While Chris Martin and Gwyneth Paltrow were announcing the end of their 10-year marriage yesterday evening, the relationship between David Moyes and the Manchester United supporters was showing signs of being at breaking point after just nine months.
The current feeling at Old Trafford can best be summed up by a line from one of Coldplay's most famous songs, written by Martin: "Nobody said it was easy. No-one ever said it would be this hard."
The harsh reality is, Moyes has been making life more difficult for himself from day one, culminating in last night's 3-0 defeat at the hands of rivals Manchester City, which bore a striking resemblance to the mauling suffered at the hands of Liverpool just nine days earlier.
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For over two decades, United fans have watched their team, under the stewardship of Sir Alex Ferguson, "knock Liverpool off their fucking perch". Now, they've been informed by Moyes that City - a club that has spent the majority of their 134-year history in United's shadow - are at the level that their side should be "aspiring" to match. This coming after he had openly admitted that Liverpool were favourites to win their recent encounter, he wanted his side to make life difficult for Newcastle United and he was content with a 2-2 draw at struggling Cardiff City.
The errors against Manuel Pellegrini's men became apparent as soon as the team news was released at 6.45pm. Tom Cleverley, a midfielder bereft of confidence, was hung out to dry by his boss. The England international had not started a match since February 25, yet rather than using games against West Ham United or Aston Villa, which sandwich the City fixture, to ease him back into the fold, Moyes opted to throw the 24-year-old into the lion's den with Yaya Toure and co. Then, with City in the ascendancy early on, Cleverley was moved out wide on the right - a position largely alien to him - before being taken off at the break, injured according to Moyes.
Meanwhile, Spaniard Juan Mata must have looked on at his fellow countryman David Silva with envious eyes. While United's club-record signing operated once again out of position, Silva, freed from any shackles, was given the freedom of the Old Trafford playing surface by Pellegrini. Shinji Kagawa, who shone at Upton Park at the weekend, was dropped, brought on to replace the ailing Cleverley then told to operate on the right and left flanks, rather than in the central role where he caused West Ham numerous problems.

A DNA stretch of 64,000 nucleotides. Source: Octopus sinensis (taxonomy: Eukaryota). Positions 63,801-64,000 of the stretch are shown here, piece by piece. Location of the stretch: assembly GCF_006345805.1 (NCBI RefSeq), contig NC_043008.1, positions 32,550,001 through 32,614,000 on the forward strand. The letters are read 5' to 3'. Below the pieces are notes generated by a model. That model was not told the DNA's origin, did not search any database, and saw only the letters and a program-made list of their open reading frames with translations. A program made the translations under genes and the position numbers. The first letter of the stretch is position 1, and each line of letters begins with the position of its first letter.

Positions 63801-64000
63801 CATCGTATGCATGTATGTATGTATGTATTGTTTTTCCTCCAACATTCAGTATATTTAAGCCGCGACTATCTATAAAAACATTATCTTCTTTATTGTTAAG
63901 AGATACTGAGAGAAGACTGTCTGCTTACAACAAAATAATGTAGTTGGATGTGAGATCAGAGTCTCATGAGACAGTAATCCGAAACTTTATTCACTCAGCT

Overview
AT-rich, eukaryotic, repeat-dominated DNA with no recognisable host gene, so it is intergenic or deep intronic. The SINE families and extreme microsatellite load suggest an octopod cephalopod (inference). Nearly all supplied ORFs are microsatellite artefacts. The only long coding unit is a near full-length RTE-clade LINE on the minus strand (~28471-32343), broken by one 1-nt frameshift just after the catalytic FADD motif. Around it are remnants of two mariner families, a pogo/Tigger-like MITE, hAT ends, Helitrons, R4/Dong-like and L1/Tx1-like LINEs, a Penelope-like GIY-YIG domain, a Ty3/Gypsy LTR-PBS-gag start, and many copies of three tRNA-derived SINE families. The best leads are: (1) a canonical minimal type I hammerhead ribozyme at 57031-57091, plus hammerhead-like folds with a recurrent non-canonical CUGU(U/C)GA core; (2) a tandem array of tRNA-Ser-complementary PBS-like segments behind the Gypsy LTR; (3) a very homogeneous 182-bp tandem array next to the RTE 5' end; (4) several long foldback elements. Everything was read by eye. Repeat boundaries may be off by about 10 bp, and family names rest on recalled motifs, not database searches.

Then there was the decision not to start with a naturally attack-minded player wide on the right. There may not have been many weaknesses in that City starting lineup, but defensively, they've been suspect down their left. Moyes, though, decided against using any of the three players (Ashley Young, Antonio Valencia and Adnan Januzaj) available to him to exploit that frailty.
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Bizarrely, there was no room within the 18-man squad for Ryan Giggs. The 40-year-old may not be the future, but such are the deficiencies within the United midfield, he remains their most potent performer in the centre of the pitch - a fact that he highlighted a week ago in helping his side to qualify for the Champions League quarter-finals at the expense of Olympiacos.
To cap it off, with United trailing 2-0, Wayne Rooney - United's main goal threat - was restricted back into the midfield, where contrary to popular belief, he is not effective. Time and time again the reported £300,000-a-week frontman will surrender possession with wayward long-range pass after wayward long-range pass in that position.
It was left to two of United's most successful ever players to provide damning verdicts. Pre-match, Paul Scholes, making a rare appearance in front of the cameras as a Sky Sports pundit, admitted that he was "surprised" that Valencia was not included in the side, while during his post-match summation he said: "When I was playing, we could be two or three down but we never felt we were beaten. Tonight I never thought we'd get back in it, even at 1-0 down."
Scholes's former teammate, Gary Neville, weighed in with: "[United] need to have a rethink about where they are going. There is no pace and power going forward. At the moment they have an identity crisis." Both also spoke in amazement that Giggs did not feature.
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It all proved too much for one supporter, who during the second half bounded down the stairs of the South Stand to demand from Moyes that he resigned. He was eventually removed by stewards and a further 10 more were required to prevent 'The Chosen One' banner on the Stretford End from being torn down.
Even Ferguson, sitting in the directors' box among the likes of vice chairman Ed Woodward, did not escape the abuse. Having anointed Moyes, the former United manager bore the brunt of the anger from the home faithful.
In the wake of the Liverpool humiliation, this scribe wrote this feature, in which it was suggested that the match-going United supporters would have a big say on how much time Moyes would be given to reverse the ongoing and alarming slide. If yesterday is anything to go by, the patrons are rapidly losing both faith and patience.
Even the most ardent of United followers would not expect anything but defeat against Bayern Munich next week. Another pummelling, though, could prove one too many.